Posted: Thursday, March 14, 2019. 3:03 am CST.
By Aaron Humes: The first and second reading of the 2019-2020 General Revenue and Appropriation Bill, otherwise known as “The Budget,” takes place on Friday morning, March fifteenth at the National Assembly in Belmopan.
According to reports, the Government has set a tight time limit on the forthcoming debate, which takes place the following Thursday, March twenty-first and Friday, March twenty-second. Both Houses must approve the Budget by the end of the current fiscal year on March thirty-first.
After a tough time in the last few years, Financial Secretary Joseph Waight says there’s not much to be surprised about. The national debt continues to expand; Government may likely seek more tax measures to help balance the budget, and at the same time find ways to cut costs.
Waight said in February, “We are trying to close it; that is balance the expenditure against the revenue. There is no big – at least up to now, there is no big surprises in the budget. It is going to be fairly routine. We have other things that preoccupy our minds at the moment.”
According to Cayo South P.U.P. representative and chairman of the Public Accounts Committee Julius Espat, the presentation was originally scheduled for Friday, March eighth, but the Government was running late.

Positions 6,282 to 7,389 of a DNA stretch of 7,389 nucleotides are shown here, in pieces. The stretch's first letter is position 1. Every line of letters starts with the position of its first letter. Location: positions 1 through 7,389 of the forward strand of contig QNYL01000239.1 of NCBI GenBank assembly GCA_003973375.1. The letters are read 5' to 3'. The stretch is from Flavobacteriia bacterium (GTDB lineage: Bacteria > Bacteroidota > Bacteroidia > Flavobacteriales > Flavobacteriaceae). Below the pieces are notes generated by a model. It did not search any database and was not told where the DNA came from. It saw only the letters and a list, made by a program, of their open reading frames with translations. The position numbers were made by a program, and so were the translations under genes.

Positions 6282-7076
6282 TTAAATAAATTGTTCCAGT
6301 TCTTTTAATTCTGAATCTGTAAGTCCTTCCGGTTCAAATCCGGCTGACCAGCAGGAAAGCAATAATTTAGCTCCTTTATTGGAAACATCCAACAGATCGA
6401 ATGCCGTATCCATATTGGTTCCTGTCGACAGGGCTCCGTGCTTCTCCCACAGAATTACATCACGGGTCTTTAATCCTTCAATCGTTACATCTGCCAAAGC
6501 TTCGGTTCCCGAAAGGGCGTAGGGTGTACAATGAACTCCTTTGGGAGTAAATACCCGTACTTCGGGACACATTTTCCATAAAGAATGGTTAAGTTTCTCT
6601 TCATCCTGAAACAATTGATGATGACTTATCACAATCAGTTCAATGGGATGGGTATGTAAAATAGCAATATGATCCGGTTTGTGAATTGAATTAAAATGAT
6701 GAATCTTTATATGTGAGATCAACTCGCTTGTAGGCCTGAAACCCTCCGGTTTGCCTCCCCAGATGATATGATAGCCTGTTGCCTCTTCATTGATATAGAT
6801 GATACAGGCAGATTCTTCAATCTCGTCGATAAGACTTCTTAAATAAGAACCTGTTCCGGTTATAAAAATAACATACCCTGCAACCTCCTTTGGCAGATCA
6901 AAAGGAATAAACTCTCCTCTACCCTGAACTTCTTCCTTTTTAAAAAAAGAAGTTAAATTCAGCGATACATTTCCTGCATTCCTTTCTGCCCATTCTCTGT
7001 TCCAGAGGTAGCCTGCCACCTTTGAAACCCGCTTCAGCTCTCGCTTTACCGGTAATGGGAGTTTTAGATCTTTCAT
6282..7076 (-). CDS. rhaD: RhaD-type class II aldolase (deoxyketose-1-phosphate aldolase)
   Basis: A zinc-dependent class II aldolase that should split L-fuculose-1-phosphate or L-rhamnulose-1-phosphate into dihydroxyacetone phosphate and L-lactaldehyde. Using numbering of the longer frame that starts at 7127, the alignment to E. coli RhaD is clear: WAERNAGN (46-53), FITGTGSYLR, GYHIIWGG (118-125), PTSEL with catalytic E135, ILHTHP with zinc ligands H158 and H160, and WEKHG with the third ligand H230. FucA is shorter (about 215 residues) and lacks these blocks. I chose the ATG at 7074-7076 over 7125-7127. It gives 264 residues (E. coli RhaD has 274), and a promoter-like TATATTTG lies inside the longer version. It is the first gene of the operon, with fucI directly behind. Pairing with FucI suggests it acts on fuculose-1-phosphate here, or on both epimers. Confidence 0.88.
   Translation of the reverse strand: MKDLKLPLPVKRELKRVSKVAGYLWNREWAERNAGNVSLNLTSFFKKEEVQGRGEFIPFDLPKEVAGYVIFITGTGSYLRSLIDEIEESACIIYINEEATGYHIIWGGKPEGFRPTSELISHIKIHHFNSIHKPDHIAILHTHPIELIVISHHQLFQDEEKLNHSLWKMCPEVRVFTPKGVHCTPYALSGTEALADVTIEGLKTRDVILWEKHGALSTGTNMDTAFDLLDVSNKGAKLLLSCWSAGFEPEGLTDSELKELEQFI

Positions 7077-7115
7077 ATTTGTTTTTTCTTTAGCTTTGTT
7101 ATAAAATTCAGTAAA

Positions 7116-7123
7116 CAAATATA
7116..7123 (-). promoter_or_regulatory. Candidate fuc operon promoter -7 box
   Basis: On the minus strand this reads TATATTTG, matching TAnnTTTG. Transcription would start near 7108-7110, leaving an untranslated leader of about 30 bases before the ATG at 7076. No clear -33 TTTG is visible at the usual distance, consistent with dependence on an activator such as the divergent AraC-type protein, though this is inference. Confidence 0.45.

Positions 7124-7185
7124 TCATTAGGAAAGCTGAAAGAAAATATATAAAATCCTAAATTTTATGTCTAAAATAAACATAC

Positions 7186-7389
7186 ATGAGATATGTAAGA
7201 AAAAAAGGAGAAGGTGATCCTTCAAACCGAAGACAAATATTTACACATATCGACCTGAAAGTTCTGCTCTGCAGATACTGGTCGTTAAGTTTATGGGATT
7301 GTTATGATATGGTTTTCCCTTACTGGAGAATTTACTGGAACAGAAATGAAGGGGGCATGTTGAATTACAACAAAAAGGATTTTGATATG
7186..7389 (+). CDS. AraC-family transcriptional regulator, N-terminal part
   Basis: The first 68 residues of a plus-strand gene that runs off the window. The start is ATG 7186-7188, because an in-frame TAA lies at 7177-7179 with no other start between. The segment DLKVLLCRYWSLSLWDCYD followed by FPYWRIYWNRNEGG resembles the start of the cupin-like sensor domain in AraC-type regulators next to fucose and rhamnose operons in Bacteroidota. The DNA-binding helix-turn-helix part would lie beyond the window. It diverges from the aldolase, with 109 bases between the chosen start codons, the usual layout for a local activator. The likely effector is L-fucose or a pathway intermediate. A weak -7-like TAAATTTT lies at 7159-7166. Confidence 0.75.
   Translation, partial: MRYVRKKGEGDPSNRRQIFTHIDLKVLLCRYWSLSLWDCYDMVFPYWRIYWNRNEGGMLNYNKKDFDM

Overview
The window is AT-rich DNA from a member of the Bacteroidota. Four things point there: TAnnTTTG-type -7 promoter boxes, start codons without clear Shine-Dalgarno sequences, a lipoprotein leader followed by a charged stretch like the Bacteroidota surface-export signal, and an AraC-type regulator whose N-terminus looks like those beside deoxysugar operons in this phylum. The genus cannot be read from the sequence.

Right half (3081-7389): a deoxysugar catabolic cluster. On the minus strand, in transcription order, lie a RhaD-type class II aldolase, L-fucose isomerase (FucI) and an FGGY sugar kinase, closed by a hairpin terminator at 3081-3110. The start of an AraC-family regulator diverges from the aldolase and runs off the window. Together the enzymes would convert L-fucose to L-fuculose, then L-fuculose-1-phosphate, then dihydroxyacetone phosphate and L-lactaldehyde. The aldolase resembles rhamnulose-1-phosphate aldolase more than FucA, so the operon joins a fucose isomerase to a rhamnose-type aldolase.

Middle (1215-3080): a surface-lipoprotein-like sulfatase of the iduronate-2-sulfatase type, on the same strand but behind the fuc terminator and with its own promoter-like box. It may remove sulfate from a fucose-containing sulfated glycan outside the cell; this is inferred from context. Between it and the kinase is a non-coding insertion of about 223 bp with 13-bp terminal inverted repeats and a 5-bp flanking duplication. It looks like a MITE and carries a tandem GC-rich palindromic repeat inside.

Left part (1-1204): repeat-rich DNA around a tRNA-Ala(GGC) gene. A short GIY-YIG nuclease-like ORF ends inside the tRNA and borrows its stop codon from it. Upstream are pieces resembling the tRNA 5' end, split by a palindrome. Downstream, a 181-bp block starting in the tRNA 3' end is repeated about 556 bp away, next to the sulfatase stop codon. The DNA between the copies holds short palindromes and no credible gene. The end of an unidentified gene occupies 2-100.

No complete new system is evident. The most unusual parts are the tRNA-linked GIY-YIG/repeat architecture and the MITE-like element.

He told reporters that the actual presentation is “meaningless because nothing in there makes any difference except paying the bills of the salaries of people.” He says it will be that much tougher to review the heavy budget book given out each year in half the amount of time it usually takes.
Government’s approach, Espat claims, is to put out fires as they come along and the use of supplementary bills negates the intent of the main bill. The bottom line, he says, is that “the people’s money is not spent in a transparent way, in an accountable way and in my opinion it leads to what we have right now which is four billion dollars in debt.”
Espat and the P.U.P. have filed a lawsuit related to the use of supplementary bills by the Government against the Finance and Audit Reform Act and the Constitution.
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